Engabreen Glacier, Norway retreat

Engabreen is an outlet glacier of the Svartisen ice cap in northern Norway. It has an area of 40 km2. Most of the area lies between 1200 and 1450 m the high plateau of the ice cap. This glacier has been the focus of attention from the Norwegian Water Resources and Energy Directorate (NVE) for over 50 years. NVE maintains the most extensive and detailed glacier monitoring network in the world. The NVE annual mass balance measurements on Engabreen indicate that winter snow typically accumulate 3 m of water equivalent on the ice cap. This amounts to 5-7 m of snowpack as the melt season begins in May. The glacier terminus descends from the ice cap down nearly to Engabrevatnet, a lake at 7 m. At the terminus annual melting is 12 m.
The rivers from the northern and eastern side of Svartisen were regulated in the 1990’s for hydro power production by construction of a tunnel system partly underneath the glacier. Today about 60% of the potential runoff of the Engabreen is captured and sent through a bedrock tunnel to the hydropower facility. During completion of this tunnel access to the glacier base was opened. Today there is the world’s only ongoing subglacial laboratory here. The melt water from Engabreen is collected into this tunnel system at 620 m a.s.l. underneath 200 m of glacier ice in the ice fall.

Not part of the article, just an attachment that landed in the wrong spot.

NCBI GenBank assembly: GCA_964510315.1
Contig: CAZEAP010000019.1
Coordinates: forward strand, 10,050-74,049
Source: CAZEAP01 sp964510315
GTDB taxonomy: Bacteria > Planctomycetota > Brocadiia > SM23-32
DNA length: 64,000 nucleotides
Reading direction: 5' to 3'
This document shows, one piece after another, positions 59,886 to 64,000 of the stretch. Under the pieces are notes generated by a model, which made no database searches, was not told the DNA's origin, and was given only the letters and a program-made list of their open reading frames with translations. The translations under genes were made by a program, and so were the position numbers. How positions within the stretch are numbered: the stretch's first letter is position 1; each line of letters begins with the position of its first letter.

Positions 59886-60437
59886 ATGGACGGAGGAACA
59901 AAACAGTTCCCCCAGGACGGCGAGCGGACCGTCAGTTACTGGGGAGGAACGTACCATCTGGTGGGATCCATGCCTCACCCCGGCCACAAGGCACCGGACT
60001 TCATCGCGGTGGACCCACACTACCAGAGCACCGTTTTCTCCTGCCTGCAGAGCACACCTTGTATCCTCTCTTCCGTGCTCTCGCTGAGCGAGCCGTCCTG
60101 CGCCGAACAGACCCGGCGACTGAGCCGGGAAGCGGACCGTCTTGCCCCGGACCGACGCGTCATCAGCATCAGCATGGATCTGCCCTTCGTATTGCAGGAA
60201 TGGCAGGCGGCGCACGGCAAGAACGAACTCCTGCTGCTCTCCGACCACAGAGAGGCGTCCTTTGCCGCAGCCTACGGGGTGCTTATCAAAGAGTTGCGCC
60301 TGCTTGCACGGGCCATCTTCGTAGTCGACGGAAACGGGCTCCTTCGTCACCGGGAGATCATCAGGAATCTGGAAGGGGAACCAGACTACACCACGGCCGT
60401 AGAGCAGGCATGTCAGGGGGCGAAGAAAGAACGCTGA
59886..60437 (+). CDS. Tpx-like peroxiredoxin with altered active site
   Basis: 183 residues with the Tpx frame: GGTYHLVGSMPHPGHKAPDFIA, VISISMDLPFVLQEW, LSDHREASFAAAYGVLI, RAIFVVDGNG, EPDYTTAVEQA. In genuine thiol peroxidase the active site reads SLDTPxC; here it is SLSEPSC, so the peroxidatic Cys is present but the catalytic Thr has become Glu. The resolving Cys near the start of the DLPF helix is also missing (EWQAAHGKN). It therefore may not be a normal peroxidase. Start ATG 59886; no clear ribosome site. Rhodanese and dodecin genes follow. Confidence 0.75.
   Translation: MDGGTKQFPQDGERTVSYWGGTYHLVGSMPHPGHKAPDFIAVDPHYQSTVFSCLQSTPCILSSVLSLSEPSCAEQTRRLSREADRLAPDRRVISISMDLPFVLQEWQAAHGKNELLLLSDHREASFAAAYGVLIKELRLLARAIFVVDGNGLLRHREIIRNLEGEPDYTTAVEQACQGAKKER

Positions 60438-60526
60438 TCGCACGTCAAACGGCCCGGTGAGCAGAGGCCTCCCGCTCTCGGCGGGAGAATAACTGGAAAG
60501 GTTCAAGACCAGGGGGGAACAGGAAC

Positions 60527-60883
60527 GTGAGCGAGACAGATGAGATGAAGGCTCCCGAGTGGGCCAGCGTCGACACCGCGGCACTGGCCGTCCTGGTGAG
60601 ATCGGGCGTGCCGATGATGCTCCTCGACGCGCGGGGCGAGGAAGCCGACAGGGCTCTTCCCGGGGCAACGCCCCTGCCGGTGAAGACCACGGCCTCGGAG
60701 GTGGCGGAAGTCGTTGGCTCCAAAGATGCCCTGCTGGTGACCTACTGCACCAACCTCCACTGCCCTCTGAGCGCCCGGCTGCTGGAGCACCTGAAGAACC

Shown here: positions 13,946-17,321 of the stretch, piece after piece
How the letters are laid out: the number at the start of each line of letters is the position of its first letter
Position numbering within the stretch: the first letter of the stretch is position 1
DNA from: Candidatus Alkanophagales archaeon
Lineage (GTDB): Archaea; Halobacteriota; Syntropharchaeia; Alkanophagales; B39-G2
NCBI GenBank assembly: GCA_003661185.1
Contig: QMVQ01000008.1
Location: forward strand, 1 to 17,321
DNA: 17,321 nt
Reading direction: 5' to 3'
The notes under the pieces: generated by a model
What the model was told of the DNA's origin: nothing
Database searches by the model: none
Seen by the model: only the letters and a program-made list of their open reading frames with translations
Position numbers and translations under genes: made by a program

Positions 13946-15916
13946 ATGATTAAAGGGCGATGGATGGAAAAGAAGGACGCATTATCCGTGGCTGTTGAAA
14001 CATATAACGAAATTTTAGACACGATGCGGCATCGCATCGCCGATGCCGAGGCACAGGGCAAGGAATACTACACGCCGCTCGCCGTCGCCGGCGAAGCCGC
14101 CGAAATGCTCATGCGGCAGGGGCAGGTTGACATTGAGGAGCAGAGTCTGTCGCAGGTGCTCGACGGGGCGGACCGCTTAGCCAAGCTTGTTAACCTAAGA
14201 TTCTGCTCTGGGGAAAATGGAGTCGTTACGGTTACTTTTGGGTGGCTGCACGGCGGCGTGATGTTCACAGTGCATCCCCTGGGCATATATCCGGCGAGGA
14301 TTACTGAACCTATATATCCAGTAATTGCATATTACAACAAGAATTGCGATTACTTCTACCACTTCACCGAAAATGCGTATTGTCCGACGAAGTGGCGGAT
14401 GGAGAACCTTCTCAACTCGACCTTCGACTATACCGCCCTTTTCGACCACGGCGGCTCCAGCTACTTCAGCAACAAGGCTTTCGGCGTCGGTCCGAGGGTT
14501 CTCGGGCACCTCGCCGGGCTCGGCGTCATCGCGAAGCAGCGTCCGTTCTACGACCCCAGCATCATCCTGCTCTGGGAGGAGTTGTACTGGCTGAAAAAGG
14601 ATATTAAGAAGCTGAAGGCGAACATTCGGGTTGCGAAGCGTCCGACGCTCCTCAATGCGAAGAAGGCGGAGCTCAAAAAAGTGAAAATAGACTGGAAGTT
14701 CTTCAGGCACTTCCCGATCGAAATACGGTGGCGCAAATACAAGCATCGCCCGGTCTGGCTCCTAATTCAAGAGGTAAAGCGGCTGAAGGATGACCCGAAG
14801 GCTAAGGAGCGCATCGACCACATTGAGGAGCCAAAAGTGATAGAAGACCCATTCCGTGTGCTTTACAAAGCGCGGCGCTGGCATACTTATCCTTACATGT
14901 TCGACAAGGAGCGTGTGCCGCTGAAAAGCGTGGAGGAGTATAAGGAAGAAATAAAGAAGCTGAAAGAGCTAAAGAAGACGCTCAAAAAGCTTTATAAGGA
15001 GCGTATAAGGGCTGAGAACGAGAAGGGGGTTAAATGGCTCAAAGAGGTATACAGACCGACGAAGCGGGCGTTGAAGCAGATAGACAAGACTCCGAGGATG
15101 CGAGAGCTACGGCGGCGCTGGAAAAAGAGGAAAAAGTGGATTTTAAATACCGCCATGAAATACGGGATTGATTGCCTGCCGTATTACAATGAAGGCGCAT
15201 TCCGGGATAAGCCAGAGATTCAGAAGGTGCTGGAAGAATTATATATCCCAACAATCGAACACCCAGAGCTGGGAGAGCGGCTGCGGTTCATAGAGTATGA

Late in the 18th century Engabrevatnet started to appear as the glacier retreated upvalley.
In 1903 regular length change observations were initiated, a small advance ensued until 1910. By 1931 the glacier retreated 100 meters, and the glacier tongue was thinning. During the next decade calving led to rapid retreat revealing the rest of Engabrevatnet. The retreat ended in 1965, since then has advanced with three different pulses ending in 1971, 1984 and 1999, the last pulse reaching to within a few meters of the lake shore. From 1999-2009 Engabreen has retreated 255 m. Below are pictures from the NVE taken in 2000 and 2008 of Engabreen, note the large contraction of the terminus area. Also note the considerable reduction in crevassing at the terminus, indicating a velocity reduction and that retreat will continue in the near future. The 2009 position is its point of furthest retreat since the Little Ice Age. The recent retreat indicates a recent trend of negative mass balance on the glacier. There is excellent flow off the ice cap that has persistent and consistent snowcover indicating this glacier will survive current climate.